Solution Composition in Windows Azure Cloud Service Project Template
Goal: This blog post aims to show you the new solution composition feature in the "Windows Azure Cloud Service" project type. In addition, I posted some additional thoughts on how this could be expanded as a very useful starting point for all projects.
The new "Cloud Service" project template includes a new feature (This is my name until Microsoft officially names it) "solution composition". In Visual Studio 2010 Beta 2 (if you install the Windows Azure SDK), you will see a new Cloud Service template. Through the screen shots below, I am going to highlight some of the key features of "solution composition".
Cloud Service (Azure) Project Type
Selecting the Cloud Service template brings up an additional dialog box that allows you to add a number of additional project types. Currently VB.NET, C# and F# web role and worker role projects are supported. Selecting the project and selecting the arrow button adds this project to the Cloud Service solution.
If you need several projects of the same type, you can add multiples of the same type. Notice the screen shot below illustrates a solution with three seperate C# worker role projects (assemblies).
Once added, project names can be renamed or removed. Red arrows below highlight the controls that allow editing of a project.
After clicking the OK button, a complete Cloud Service solution is created with all the projects properly added to the roles folder.
Why Does This Matter?
If you have architected large-scale n-layer prototypes or projects, you can clearly see the benefit of "solution composition". This allows you to select the projects you want ahead of time and "compose" a single solution. For example, imagine you want to create a Silverlight application with a WCF service. You might start with a Silverlight ASP.NET project type. However, then you need to manually add all the projects yourself and properly add the references between them in Visual Studio (i.e., WCF service project, BLL assembly, DAL assembly, LINQ to SQL dbml, Silverlight BLL, etc.). It would be much better to simply select the projects that will compose your solution and have Visual Studio generate the whole solution.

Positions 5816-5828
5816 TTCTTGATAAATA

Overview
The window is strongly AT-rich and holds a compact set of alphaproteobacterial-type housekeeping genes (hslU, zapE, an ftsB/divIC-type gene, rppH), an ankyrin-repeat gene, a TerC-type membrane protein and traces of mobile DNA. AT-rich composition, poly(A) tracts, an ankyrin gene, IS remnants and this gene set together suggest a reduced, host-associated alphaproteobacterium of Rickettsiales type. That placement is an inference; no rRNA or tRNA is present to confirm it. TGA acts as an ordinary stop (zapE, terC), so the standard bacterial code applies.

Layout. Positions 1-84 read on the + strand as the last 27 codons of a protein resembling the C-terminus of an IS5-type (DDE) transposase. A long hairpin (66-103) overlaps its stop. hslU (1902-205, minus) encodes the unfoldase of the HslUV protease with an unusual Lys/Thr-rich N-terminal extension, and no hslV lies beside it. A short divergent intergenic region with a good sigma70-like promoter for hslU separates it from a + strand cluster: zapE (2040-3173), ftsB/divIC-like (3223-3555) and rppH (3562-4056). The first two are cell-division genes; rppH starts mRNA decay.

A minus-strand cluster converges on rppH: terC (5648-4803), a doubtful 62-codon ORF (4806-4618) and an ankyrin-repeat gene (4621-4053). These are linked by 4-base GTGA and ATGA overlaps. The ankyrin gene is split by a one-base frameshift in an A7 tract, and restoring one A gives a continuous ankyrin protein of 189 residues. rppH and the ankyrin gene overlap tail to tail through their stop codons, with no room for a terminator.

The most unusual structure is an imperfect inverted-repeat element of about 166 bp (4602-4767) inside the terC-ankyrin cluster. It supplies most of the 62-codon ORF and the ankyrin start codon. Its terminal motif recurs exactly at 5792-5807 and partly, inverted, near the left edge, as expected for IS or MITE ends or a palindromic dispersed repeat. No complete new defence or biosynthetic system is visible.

Solution Composition Features I Would Like to See
The Cloud Service template in Visual Studio 2010 Beta 2 is a step in the right direction; however, it can be greatly improved. These are some of the items I would like to see:
- Make "solution composition" available for all Visual Studio 2010 templates.
- Allow the architect/developer to build a dependency/reference tree between projects.
- Integrate the solution folders feature (Allows you to logically organize the solution).
- Allow the architect/developer to add specific functionality to a project.
- For example, if I want to have a DAL that uses LINQ to SQL, the ability to "checkbox off" and add a LINQ to SQL class
- Allow the architect/developer to specify the assembly references for each project (.NET, custom toolkit, etc.).
- Include a "smart namespace naming" feature. Assemblies are named namespace+project name.
- Ability to save the entire "solution composition" as a template itself for future use
- Integrate with TFS and replicate to all developers (?)
- Add diagraming feature
How Useful is This?
After reading this, you might be thinking that this is overkill and how often are you creating "large solutions". If you have prototyped a lot of solutions, this will be a Godsend. Furthermore, a lot of consulting shops that have to quickly generate client-specific prototypes would greatly benefit from this feature In my opinion, the more tedious (plumbing) tasks that are automated, the more I can focus on architecture or design of software solutions.